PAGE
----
Climate

Mountaintop Removal Is Encroaching On Communities In Appalachia

CREDIT: AP/Maria Gunnoe, Ohio Valley Environmental Coalition

In this June 2010 aerial photo released Thursday, Aug. 29, 2013 by Ohio Valley Environmental Coalition, mining equipment is seen on a mountain top near a cemetery is inside the forested area on that tiny knob of land in the middle of the mine complex.

The rate of mountaintop removal mining may have slowed in the U.S., but the practice is still encroaching on many Appalachian communities, according to a new report.

The report, published Tuesday by environmental group Appalachian Voices, mapped the communities in West Virginia, Kentucky, and Virginia that have been located near a mountaintop removal operation at any time over the last 30 years. The report highlighted 50 communities that have “seen the greatest recent encroachment of large-scale mining activities,” finding that 23 — or nearly half — of those communities are located in West Virginia, a state that had a particularly high rate of mountaintop removal mining in 2014.

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CREDIT: Appalachian Voices

These communities are dealing with higher rates of poverty and population loss than communities that aren’t located near mining operations, the report found.

Mountaintop removal is a form of surface mining that involves blasting off the tops of mountains to get to the coal underneath. The method is considered the most destructive way to extract coal, as the mining operations can blast away up to 400 vertical feet off a mountain’s summit, a blast that, along with the coal processing that follows, creates a large amount of waste. A form of waste disposal called valley fills — in which the debris is dumped into valleys, destroying streams and killing aquatic life — alsostill sometimes occurs in mining operations.

The actual blasts destroy ecosystems too — according to Appalachian Voices, mountaintop removal has destroyed more than 500 mountains so far in central and southern Appalachia, and has impacted ecosystems that are rich in biological diversity.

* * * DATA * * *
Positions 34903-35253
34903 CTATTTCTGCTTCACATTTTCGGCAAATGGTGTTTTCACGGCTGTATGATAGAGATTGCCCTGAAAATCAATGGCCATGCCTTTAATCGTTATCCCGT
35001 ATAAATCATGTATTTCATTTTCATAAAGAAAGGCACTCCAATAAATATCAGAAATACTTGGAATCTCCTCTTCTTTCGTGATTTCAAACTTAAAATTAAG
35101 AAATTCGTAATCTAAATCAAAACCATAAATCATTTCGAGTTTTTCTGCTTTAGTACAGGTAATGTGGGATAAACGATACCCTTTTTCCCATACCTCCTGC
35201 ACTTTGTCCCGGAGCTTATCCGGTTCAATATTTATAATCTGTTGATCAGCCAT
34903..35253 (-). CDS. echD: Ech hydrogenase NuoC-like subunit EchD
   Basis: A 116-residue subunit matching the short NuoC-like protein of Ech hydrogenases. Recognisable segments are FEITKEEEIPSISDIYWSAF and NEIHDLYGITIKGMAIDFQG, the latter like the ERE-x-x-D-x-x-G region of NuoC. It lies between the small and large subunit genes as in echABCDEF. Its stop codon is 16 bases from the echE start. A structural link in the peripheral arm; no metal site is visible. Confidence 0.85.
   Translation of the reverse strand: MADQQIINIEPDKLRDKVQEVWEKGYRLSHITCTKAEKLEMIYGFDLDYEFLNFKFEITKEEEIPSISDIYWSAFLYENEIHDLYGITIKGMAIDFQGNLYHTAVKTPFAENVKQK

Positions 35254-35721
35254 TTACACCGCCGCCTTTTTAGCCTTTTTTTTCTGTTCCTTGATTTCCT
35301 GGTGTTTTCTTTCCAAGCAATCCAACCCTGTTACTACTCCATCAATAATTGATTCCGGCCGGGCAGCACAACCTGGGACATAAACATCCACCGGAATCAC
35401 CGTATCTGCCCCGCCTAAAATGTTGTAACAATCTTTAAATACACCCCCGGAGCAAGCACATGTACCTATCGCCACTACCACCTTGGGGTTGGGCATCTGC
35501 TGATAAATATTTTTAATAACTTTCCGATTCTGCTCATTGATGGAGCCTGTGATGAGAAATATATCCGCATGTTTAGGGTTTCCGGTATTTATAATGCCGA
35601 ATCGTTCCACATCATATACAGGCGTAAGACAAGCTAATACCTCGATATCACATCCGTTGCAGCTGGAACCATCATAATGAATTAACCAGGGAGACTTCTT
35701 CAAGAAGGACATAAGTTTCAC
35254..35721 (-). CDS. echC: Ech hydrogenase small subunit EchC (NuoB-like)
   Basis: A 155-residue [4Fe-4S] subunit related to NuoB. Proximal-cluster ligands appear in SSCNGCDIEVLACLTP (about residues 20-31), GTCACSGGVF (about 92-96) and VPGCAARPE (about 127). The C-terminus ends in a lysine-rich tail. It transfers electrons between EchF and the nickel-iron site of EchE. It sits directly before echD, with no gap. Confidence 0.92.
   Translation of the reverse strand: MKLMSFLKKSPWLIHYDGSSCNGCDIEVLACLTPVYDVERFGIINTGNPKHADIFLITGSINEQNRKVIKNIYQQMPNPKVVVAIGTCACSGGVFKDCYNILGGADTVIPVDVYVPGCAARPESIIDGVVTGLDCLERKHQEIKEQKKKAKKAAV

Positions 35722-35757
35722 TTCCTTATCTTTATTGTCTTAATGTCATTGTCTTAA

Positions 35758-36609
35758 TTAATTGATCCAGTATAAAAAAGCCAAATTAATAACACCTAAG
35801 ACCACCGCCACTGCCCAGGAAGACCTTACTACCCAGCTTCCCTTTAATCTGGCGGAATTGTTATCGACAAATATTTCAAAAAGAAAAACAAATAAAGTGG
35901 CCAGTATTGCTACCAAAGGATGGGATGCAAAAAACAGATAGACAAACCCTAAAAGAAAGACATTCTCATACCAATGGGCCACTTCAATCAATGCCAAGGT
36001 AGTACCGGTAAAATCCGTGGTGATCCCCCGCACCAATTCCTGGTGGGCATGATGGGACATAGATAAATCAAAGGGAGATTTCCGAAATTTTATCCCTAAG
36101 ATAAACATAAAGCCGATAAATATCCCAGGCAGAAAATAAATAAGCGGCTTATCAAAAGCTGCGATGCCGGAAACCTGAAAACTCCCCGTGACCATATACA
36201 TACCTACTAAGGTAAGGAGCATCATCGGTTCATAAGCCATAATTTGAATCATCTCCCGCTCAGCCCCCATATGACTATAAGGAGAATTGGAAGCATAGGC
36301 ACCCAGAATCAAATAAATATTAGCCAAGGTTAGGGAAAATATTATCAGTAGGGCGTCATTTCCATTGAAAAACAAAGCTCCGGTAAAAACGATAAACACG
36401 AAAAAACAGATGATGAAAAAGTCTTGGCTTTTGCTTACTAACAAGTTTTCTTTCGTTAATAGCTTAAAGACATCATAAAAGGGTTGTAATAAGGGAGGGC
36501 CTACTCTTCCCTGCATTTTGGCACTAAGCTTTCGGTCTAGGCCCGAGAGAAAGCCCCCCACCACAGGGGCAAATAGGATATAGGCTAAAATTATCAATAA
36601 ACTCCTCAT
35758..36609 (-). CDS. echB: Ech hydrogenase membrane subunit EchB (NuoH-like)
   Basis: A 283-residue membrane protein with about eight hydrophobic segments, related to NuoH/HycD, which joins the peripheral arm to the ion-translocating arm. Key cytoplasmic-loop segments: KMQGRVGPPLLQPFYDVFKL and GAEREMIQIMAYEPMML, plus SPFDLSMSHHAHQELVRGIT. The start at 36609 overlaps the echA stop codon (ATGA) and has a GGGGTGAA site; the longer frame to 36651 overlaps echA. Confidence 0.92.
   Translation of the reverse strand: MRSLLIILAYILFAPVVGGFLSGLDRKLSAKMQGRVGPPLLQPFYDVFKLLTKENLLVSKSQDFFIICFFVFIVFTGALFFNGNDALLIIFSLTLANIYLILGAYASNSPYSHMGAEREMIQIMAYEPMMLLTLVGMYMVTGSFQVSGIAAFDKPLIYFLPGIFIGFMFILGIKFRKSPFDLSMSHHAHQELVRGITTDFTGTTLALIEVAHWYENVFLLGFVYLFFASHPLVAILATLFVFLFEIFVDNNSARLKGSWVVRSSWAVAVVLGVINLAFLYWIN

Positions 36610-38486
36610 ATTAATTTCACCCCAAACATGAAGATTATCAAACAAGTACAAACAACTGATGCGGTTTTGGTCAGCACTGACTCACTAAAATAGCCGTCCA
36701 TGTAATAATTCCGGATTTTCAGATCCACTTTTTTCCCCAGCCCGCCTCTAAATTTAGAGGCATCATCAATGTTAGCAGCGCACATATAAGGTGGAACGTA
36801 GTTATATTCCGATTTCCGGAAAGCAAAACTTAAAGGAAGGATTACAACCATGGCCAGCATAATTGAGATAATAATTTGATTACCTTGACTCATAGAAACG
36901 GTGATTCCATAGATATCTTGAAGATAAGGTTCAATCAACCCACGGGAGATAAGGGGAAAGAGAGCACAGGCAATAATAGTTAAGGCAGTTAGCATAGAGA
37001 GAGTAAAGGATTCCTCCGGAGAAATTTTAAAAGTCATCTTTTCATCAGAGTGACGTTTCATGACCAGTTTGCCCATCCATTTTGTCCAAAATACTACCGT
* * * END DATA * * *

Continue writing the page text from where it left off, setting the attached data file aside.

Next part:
But in recent years, mountaintop removal has been on the decline in the U.S. — according to the report, surface mining methods, including mountaintop removal, have fallen by nearly 60 percent in Appalachia since 2008. That’s partially because coal production in general has been declining in recent years: in 2008, coal production in Central Appalachia was down 20 percent from 1997’s peak regional production, and Kentucky and West Virginia have lost 38,000 coal jobs since 1983. Some of Appalachia’s coal basins are running out, and competition from natural gas and cheaper coal in the western U.S. has contributed to this decline.

Still, mountaintop removal remains in Appalachia, and many communities are still feeling its impacts, the report notes. Ben Hooper, who lives in Inman, Virginia — a town located within 320 feet of a mountaintop removal operation that’s one of the report’s 50 communities at risk — said in a conference call about the report Tuesday that he’s dealt with mountaintop removal for years. He said he remembered boulders “the size of cars” coming off the nearby mountain, and that one of the boulders killed a young girl in 2004.

“People’s houses were getting damaged from the blasting. This blasting was severe,” he said. “No one should have to live in that kind of fear for their children, for their air.”

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CREDIT: Appalachian Voices

Dust from mountaintop removal operations has been linked to an increased risk of lung cancer when breathed over an extended period of time. Mountaintop removal can also contaminate water of nearby residents, an impact that has prompted affected residents to call on the White House to implement more protections for communities nearby mountaintop removal operations.

“We think the Obama administration should make this one of his legacies — protecting Appalachian water,” Ann League, a member of the Alliance for Appalachia, told ThinkProgress last year. “It’s one of the things he mentioned in his campaign in 2008 — that mountains should not be blown up to get to the coal below — and we want him to follow through on that.”

Matt Wasson, program director for Appalachian voices, said on the press call that though some of the administration’s policies have helped “reign in” the damage caused by mountaintop removal mining, more needs to be done.

“These are places where a lot of coal is being mined for metallurgical purposes and sent overseas to make steel,” he said, referring to the communities most impacted by mountaintop removal. “The best climate policy in the world isn’t going to change that. We still need to see action from the White House to protect communities.”